The United States Supreme Court in Swarthout v. Cooke recently addressed the standard for due process claims challenging a parole board's decision. Contrary to Jenson's argument, the Supreme Court held the California parole statute did not create a federally protected liberty interest that encompasses the "some evidence" standard. Swarthout, 131 S. Ct. at 861-62 ("[I]t is no federal concern here whether California's 'some evidence' rule of judicial review (a procedure well beyond what the Constitution demands) was correctly applied."); see also Pearson v. Muntz, 639 F.3d 1185, 1191 (9th Cir. 2011).

As Swarthout instructs, due process claims require a two-step inquiry. Swarthout, 131 S. Ct. at 861. First, the court must determine whether a person has been deprived of a valid liberty or property interest. Id. (citing Kentucky Dept. of Corr. v. Thompson, 490 U.S. 454, 460 (1989).) In Swarthout, the Supreme Court confirmed that California law creates a liberty interest in parole but emphasized "[w]hatever liberty interest exists, is of course, a state interest created by California law." Id. at 862 ("There is no right under the Federal Constitution to be conditionally released before the expiration of a valid sentence.").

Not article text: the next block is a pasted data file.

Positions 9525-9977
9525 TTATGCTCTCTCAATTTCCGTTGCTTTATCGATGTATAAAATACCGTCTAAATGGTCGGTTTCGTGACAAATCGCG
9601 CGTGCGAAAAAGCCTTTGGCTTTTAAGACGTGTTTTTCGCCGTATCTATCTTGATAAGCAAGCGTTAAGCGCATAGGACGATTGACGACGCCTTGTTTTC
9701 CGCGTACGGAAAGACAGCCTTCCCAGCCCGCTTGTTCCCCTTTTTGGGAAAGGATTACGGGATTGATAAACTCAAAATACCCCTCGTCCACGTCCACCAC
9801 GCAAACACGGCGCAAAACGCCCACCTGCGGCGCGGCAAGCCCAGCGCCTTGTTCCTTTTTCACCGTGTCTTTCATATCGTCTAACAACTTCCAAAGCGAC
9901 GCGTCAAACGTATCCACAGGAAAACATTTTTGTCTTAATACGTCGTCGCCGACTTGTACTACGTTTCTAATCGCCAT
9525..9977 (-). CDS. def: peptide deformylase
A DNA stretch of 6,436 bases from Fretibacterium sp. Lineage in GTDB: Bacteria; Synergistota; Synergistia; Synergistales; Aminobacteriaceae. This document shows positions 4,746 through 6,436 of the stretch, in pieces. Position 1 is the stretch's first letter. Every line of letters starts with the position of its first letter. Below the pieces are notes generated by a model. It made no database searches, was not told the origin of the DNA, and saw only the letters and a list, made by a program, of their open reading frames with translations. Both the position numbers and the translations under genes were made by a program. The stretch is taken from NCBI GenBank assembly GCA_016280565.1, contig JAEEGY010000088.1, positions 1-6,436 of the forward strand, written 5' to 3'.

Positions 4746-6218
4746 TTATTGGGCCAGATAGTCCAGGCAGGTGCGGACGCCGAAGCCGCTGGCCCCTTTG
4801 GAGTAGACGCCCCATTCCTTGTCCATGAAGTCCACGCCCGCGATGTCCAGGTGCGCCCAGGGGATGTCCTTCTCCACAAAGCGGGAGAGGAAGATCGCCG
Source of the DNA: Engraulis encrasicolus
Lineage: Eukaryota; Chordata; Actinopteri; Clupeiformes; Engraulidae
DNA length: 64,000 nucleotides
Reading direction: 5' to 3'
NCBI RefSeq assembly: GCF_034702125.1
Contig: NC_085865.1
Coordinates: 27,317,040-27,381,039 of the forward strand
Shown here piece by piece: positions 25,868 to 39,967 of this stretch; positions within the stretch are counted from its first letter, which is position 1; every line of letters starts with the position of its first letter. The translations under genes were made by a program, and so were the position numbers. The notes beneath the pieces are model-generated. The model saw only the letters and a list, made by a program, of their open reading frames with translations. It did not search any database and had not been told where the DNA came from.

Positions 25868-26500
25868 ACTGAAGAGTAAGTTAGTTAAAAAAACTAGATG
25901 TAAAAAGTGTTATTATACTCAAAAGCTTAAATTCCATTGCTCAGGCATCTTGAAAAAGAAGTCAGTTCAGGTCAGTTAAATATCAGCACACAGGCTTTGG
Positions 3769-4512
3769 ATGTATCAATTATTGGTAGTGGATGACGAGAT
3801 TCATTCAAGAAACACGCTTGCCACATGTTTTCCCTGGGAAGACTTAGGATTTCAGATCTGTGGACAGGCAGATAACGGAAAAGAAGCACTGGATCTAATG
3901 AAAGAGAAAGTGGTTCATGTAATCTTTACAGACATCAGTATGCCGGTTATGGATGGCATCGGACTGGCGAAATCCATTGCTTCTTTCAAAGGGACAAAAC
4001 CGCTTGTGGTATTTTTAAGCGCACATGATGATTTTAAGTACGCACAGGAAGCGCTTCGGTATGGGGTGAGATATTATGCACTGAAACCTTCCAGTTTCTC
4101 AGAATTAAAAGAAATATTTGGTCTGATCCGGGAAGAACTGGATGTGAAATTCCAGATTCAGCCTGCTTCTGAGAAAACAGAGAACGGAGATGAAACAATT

Second, if the state creates a protected liberty interest, federal habeas courts must ask whether the state followed constitutionally sufficient procedures. Id. at 863. Accordingly, federal habeas courts must review what procedural due process the prisoner received, not whether the state court reasonably applied the "some evidence" standard. Id. at 861; Pearson, 639 F.3d at 1191 ("[Swarthout] makes clear that we cannot consider whether 'some evidence' of dangerousness supported a denial of parole on a petition filed under 28 U.S.C. § 2254.")

To satisfy procedural due process, the Constitution requires prisoners have, at minimum, an opportunity to be heard and a statement of the reasons why the Board denied parole. Id. at 862 (citing Greenholtz v. Inmates of Neb. Penal & Corr. Complex, 442 U.S. 1, 16 (1979).) In Swarthout, the Supreme Court concluded that prisoners received adequate due process when "[t]hey were allowed to speak at their parole hearings and to contest the evidence against them, were afforded access to their records in advance, and were notified as to the reasons why parole was denied." Id. at 862.